Support for same-sex “marriage” in the United States plunges to 51%

Back in March, the Guardian ran a column claiming that a rise in “Christian nationalism” – essentially, Christians engaging in politics but now with a new scary moniker – is responsible for a decline in support for the LGBT agenda. Their headline gave away more than they intended: “Poll shows US public support for LGBTQ+ protections falling for first time since 2015.” The “plus” sign is doing a lot of heavy lifting there – the reality is that many Americans have woken up to the fact that homosexual “marriage,” which was mandated by the Supreme Court in 2015, wasn’t the end goal – not even close. 

The poll, by the far-left Public Religion Research Institute, reported that while pro-LGBT sentiment remained broadly strong, there were “warning signs” that this support is slipping, including:  

  • Support for same-sex marriage [sic] slipped from 69% of Americans in 2022 to 67% in 2023. 
  • Support for policies that protect LGBTQ+[-identified] Americans from discrimination in employment, housing and public discrimination fell from 80% in 2022 to 76% in 2023. 
  • Opposition to allowing businesses to refuse services to LGBTQ+[-identified] Americans on religious grounds dropped from 65% of Americans in 2022 to 60% in 2023. 

As it turns out, the PRRI poll may have underestimated things a bit. According to the “Ipsos LGBT+ Pride Report 2024,” released this month, support for homosexual “marriage” in the United States has actually plunged to 51% after peaking in 2021. When asked directly about their opinion on same-sex “couples” by Ipsos, 51% supported homosexual “marriage,” 14% supported some other form of legal recognition for same-sex relationships, and 18% supported no legal recognition whatsoever.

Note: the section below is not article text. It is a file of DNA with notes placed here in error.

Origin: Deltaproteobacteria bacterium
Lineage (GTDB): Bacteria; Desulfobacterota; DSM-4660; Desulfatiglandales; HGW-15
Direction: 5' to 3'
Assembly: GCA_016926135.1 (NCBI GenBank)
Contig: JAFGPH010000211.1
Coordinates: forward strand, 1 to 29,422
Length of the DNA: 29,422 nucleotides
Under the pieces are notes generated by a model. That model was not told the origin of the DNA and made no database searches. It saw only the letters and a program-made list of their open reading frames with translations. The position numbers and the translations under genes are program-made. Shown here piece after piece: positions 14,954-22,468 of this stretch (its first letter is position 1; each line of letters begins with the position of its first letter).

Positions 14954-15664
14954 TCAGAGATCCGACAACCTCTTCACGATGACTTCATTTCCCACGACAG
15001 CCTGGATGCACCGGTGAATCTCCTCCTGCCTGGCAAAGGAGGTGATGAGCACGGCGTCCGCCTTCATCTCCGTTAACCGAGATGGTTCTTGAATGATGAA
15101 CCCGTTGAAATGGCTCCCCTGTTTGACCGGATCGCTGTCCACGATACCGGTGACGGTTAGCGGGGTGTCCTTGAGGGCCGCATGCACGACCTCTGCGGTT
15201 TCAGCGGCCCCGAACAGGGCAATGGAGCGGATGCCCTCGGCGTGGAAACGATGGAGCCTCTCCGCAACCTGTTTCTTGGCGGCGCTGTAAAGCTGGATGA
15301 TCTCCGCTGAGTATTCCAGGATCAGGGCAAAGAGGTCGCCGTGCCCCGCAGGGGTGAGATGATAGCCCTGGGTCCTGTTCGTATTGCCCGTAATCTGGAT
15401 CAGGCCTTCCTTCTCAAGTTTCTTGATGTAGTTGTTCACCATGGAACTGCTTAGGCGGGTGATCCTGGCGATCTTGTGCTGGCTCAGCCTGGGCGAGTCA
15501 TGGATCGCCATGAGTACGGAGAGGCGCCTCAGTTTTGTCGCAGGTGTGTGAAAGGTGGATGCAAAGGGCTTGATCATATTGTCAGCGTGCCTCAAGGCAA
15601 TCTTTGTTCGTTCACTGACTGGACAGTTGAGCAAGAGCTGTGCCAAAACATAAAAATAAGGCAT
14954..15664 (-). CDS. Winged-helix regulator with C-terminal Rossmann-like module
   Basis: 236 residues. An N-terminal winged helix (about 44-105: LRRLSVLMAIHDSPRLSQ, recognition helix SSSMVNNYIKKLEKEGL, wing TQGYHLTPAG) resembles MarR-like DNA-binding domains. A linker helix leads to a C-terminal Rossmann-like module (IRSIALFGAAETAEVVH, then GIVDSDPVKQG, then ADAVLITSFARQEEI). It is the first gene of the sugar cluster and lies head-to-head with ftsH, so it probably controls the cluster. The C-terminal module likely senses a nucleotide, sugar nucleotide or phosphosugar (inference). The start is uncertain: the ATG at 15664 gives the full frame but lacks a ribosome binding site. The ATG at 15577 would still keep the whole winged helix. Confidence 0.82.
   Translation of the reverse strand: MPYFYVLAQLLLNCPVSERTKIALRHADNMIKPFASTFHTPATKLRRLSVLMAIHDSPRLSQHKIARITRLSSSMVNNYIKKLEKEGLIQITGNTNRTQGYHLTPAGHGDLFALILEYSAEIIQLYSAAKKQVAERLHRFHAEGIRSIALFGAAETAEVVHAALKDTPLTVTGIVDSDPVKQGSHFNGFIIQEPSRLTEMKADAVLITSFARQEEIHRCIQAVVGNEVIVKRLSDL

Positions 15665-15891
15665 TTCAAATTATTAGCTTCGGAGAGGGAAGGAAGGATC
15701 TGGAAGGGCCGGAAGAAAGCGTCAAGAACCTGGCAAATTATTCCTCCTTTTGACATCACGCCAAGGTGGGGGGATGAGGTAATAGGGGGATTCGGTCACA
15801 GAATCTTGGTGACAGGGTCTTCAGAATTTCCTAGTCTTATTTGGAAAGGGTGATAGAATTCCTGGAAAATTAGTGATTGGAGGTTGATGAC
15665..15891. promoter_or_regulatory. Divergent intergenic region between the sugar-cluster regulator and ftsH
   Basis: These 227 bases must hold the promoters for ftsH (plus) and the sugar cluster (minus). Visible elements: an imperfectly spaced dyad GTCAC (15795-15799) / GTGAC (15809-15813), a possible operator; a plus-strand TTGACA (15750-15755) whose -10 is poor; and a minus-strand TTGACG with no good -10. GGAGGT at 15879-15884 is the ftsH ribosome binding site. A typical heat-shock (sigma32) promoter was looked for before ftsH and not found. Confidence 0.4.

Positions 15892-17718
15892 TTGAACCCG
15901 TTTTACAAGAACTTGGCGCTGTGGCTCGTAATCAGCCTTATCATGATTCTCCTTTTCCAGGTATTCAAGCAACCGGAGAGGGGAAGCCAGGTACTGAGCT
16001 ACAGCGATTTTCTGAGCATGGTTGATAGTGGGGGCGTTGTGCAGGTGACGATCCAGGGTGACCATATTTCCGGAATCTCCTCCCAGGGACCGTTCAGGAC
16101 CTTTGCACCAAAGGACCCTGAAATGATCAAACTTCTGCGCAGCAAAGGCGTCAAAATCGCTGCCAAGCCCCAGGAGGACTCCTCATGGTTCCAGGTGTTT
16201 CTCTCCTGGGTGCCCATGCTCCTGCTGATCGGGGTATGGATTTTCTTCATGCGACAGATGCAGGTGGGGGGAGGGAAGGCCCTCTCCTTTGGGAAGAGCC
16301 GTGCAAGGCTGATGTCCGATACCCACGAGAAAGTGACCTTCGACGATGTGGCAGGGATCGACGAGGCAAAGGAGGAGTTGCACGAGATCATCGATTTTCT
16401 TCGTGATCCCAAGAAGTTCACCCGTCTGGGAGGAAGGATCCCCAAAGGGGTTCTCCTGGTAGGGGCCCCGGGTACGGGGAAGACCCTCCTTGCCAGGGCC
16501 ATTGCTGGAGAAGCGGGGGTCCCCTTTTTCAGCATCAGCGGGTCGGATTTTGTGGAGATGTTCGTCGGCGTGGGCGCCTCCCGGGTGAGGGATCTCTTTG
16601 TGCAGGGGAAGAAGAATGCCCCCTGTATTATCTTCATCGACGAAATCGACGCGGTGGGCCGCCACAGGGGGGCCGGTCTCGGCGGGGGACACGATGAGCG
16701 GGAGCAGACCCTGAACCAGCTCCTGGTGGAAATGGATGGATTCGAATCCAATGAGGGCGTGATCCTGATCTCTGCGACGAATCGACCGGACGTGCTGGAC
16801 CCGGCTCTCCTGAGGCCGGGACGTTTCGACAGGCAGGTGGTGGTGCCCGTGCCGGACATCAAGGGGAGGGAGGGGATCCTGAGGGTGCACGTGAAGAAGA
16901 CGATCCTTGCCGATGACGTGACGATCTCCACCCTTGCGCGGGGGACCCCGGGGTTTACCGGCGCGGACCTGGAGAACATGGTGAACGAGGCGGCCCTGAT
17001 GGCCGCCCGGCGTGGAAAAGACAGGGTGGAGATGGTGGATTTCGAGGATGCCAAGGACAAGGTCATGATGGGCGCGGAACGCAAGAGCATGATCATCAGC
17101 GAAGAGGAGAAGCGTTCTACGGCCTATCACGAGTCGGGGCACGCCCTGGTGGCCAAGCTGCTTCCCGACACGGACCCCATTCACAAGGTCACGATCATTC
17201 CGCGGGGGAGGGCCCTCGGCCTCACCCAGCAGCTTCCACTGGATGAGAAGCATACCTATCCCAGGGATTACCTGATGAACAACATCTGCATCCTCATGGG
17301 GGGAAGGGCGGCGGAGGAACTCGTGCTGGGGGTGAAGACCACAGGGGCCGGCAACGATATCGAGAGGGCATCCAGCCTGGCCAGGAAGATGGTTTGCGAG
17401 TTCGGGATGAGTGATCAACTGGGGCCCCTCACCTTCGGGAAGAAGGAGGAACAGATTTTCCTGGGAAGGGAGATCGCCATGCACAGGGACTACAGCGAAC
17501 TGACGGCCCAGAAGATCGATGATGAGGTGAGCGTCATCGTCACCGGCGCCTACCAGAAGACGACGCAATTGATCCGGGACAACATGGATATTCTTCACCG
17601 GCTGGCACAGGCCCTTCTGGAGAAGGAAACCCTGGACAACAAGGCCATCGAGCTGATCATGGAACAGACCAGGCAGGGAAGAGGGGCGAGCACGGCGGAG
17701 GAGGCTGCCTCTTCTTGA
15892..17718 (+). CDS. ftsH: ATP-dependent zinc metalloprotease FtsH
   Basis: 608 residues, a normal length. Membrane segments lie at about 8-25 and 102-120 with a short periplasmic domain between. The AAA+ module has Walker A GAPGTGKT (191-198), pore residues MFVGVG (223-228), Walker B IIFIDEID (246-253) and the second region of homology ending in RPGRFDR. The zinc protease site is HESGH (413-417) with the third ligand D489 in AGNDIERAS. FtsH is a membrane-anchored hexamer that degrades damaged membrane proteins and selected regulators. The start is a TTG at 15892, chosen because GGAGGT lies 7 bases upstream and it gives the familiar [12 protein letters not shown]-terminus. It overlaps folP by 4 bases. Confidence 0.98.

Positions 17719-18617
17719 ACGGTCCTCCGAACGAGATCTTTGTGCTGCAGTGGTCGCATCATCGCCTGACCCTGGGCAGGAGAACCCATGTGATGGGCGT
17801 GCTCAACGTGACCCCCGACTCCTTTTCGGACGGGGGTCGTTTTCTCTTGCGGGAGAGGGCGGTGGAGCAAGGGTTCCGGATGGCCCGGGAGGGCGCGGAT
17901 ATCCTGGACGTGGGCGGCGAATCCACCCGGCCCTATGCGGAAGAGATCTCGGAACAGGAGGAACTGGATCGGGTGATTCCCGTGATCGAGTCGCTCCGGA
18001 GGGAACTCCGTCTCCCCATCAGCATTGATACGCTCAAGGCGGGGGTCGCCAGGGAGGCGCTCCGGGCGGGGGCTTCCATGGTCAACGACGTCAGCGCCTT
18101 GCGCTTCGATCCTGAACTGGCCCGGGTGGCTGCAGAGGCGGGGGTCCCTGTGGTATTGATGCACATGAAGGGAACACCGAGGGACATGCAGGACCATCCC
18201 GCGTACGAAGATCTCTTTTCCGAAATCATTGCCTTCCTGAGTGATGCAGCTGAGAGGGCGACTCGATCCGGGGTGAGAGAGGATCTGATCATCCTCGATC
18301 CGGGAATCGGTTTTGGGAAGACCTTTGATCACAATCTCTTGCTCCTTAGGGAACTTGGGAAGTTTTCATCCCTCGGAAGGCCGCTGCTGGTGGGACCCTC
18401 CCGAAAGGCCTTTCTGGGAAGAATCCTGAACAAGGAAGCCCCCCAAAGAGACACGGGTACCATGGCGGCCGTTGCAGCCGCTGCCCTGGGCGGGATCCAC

The numbers may not seem dramatic, but as Unherd noted: “In 2014, 46% of Ipsos respondents believed gay couples should be allowed to marry. That climbed to 59% by 2021, then dropped to 54% in 2023 and decreased a further three points this year. The post-2021 decline in support has been smaller than the pre-2021 rise, but it has occurred at a much faster rate.” It is not an accident that in 2021, parents began to become aware of the extent to which their children were being indoctrinated into LGBT ideology in schools and the transgender agenda – including “sex changes” for minors – became increasingly clear to people. 

Indeed, some homosexual activists have admitted that accepting the “T” alongside “LGB” has likely begun to erode support for the LGBT agenda overall. But there is, of course, more to it than that. The LGBT movement has attempted, with staggering success, to occupy and dominate every aspect of Western culture, from the public schools to public crosswalks. It has become crystal clear to an increasing number of people that their “live and let live” slogan was merely for public consumption – once they gained the cultural power they sought, they had no intention leaving people alone. From churches to bakeries, from florists to classrooms, the rainbow flag is one of colonization. 

Indeed, many “moderate” Republicans who initially supported the redefinition of marriage have had second thoughts, with GOP support dropping from 56% to 41% between 2022 and 2023. Nate Hochman posted a thread on X observing that this “makes sense, given that every single conservative fear about gay marriage [sic] came true almost immediately”: 

These numbers are encouraging, although I don’t think they indicate a sustained cultural shift, because they are concurrent with skyrocketing identification with LGBT identities amongst Generation Z (a generation that, for some reason, is viewed with optimism by many in the conservative commentariat). These numbers do indicate that polarization is increasing, and that the “middle ground” continues to collapse entirely as people realize that there is no room for moderates on the progressive Left. You get with the sexual revolution and get over your squeamishness or you get out.  

Plenty of people, it turns out, are opting for the latter.  

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